Bitterness in the Bible? It’s not what you thought it was

This post is Part Three of a larger series on the Biblical concept of bitterness. Parts One and Two were published earlier this month, covering the “root of bitterness” in Hebrews and the “gall of bitterness” in Acts.

Update October 2016: The topic of bitterness is addressed at length in the new book Untwisting Scriptures that were used to tie you up, gag you, and tangle your mind, which you can read more about here.

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griefFar and away the most common use for the Biblical words translated “bitterness” Continue reading “Bitterness in the Bible? It’s not what you thought it was”

The “gall of bitterness” in Acts — it isn’t resentment

In this series, I’m addressing the concept of bitterness in the Bible, how it is used to shame and blame victims of abuse who are seeking help from their churches.

The first post in this series addressed the “root of bitterness” in Hebrews, explaining how it isn’t unforgiveness, as it’s often presented to be, but is something else instead.

Update October 2016: The topic of bitterness is addressed at length in the new book Untwisting Scriptures that were used to tie you up, gag you, and tangle your mind, which you can read more about here.

 

Continue reading “The “gall of bitterness” in Acts — it isn’t resentment”

The “root of bitterness” in Hebrews–it isn’t unforgiveness

 This post is part of a much larger project  exploring the Biblical concept of “bitterness,” looking at all the occurrences of the Hebrew and Greek words as they’re used throughout the Bible.

This is important, because the accusation of “bitterness” is often used to shame and blame and silence victims and survivors of abuse. (I’ve been listening to many sermons and reading articles and books to that effect.)

I believe the Bible makes it clear that bitterness definitely doesn’t always mean what we’ve been led to think it means.

Note October 2016  Untwisting Scriptures that were used to tie you up, gag you, and tangle your mind, has devoted a chapter to the truth of the “root of bitterness,” reworking the information in this blog post and adding many quotations, both from those who teach it as a tool of shaming and blaming those who have been oppressed, and from those who have understood it to mean what is presented here.

Continue reading “The “root of bitterness” in Hebrews–it isn’t unforgiveness”

How much of a day of rest should Sunday really be?

When we left my Independent Fundamental Baptist roots (not because of rules so much, or a particular bad experience, but because in our study of the Bible, some of our beliefs had changed so fundamentally that we no longer fit), in searching for where we belonged in the world of Christendom, we ended up in a Reformed Baptist church.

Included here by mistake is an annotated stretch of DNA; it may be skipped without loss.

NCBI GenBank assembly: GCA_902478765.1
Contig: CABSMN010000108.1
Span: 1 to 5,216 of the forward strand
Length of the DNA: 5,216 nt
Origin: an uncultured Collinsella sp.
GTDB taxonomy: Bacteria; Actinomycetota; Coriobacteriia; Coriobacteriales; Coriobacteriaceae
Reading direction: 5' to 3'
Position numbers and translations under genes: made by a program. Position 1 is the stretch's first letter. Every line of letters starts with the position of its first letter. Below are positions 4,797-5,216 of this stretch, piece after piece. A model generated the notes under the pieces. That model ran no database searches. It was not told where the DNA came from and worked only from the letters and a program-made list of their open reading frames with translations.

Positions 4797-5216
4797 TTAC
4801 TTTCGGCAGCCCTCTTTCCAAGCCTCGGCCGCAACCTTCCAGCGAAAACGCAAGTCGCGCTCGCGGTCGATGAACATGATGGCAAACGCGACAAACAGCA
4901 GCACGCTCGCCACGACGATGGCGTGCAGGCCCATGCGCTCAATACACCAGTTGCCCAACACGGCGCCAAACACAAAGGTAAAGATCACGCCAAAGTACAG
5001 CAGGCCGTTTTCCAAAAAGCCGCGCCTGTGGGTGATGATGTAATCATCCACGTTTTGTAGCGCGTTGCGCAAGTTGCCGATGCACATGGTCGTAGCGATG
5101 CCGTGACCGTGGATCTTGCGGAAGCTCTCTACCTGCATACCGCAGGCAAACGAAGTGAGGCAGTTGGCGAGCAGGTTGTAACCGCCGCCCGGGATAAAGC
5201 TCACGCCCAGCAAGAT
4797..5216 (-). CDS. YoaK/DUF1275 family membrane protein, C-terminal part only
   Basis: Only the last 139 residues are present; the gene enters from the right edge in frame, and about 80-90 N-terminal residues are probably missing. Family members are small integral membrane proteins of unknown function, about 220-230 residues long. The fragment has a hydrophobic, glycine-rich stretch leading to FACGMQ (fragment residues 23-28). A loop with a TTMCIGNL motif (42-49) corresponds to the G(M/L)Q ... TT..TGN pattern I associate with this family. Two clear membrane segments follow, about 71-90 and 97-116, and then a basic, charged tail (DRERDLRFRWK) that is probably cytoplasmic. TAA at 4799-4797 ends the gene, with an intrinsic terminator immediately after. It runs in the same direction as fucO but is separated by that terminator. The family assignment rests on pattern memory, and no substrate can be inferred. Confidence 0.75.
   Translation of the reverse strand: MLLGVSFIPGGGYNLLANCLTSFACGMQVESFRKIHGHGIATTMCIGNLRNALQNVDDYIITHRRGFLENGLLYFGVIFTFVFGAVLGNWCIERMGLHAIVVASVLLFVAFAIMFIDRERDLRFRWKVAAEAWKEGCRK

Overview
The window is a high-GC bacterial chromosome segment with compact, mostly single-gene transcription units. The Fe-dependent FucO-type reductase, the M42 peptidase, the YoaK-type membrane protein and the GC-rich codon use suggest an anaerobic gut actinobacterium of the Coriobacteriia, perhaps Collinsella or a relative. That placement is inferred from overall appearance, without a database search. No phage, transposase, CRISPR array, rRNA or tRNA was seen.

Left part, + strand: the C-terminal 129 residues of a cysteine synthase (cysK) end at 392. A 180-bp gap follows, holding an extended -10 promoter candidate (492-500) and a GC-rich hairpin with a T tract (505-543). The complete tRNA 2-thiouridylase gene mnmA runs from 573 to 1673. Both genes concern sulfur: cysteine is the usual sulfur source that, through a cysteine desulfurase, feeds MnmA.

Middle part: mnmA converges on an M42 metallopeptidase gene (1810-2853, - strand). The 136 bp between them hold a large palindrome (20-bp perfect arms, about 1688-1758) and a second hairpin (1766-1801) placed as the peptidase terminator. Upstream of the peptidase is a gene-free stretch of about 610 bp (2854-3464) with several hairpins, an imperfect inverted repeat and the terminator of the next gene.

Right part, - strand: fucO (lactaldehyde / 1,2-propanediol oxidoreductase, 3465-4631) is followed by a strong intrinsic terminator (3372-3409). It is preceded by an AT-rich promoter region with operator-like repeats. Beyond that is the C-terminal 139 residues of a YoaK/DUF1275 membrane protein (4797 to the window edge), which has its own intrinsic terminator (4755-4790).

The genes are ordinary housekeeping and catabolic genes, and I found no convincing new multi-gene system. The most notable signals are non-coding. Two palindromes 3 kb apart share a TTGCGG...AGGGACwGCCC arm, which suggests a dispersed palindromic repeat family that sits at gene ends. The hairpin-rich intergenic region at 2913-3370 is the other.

Reformed Baptists, with their peculiar brand of legalism, quite different from Continue reading “How much of a day of rest should Sunday really be?”

Should we refuse to talk about the sins that are done in secret?

dark roomIt is a shame to even mention what the disobedient do in secret.

It is shameful even to talk about the things that ungodly people do in secret.

It is disgraceful even to speak of the things which are done by them in secret.

The things that they do in secret are shameful even to mention.

The thing that they do in secret is an abomination to mention.

That’s five different translations that represent a dozen or more translations of Ephesians 5:12. Continue reading “Should we refuse to talk about the sins that are done in secret?”

What does real repentance look like?

Jesus cried out, “Repent! For the kingdom of heaven is at hand!”

A couple of years ago I posted on Facebook a question about the Greek word translated “repentance.” (It’s metanoia and its variants.) Yes, I admit, it took me a long time to get back to all the links and ideas people sent me, but here I am again, studying repentance.

It’s because three things happened at about the same time. First, I was praying for pastors and other Christian leaders (the ones who have treated and counseled sexual abuse survivors as if they were pariahs) to repent about their wrongdoing. Second, I’ve been praying for revival for a long time, and in the context of that, having a discussion with a Christian leader about whether or not repentance is necessary for salvation. Third, I’ve been studying II Corinthians, where Paul talks about repentance in chapter 7.

I always used to hear repentance being taught as a change of mind. That very sterile, academic definition vaguely dissatisfied me. It seemed to accompany the academic, intellectual acceptance of Christ embodied in the “sinner’s prayer.” Continue reading “What does real repentance look like?”

“If you died tonight, what would you say to God to get Him to let you into His heaven?”

I had opened the front door to find two women standing there. I think they may have introduced themselves, and possibly told what church they represented. But then one of them said this line. This memorized line.

My first thought? What a confrontational thing to say!

My second thought? This is what it feels like to be on the other side of the door. Continue reading ““If you died tonight, what would you say to God to get Him to let you into His heaven?””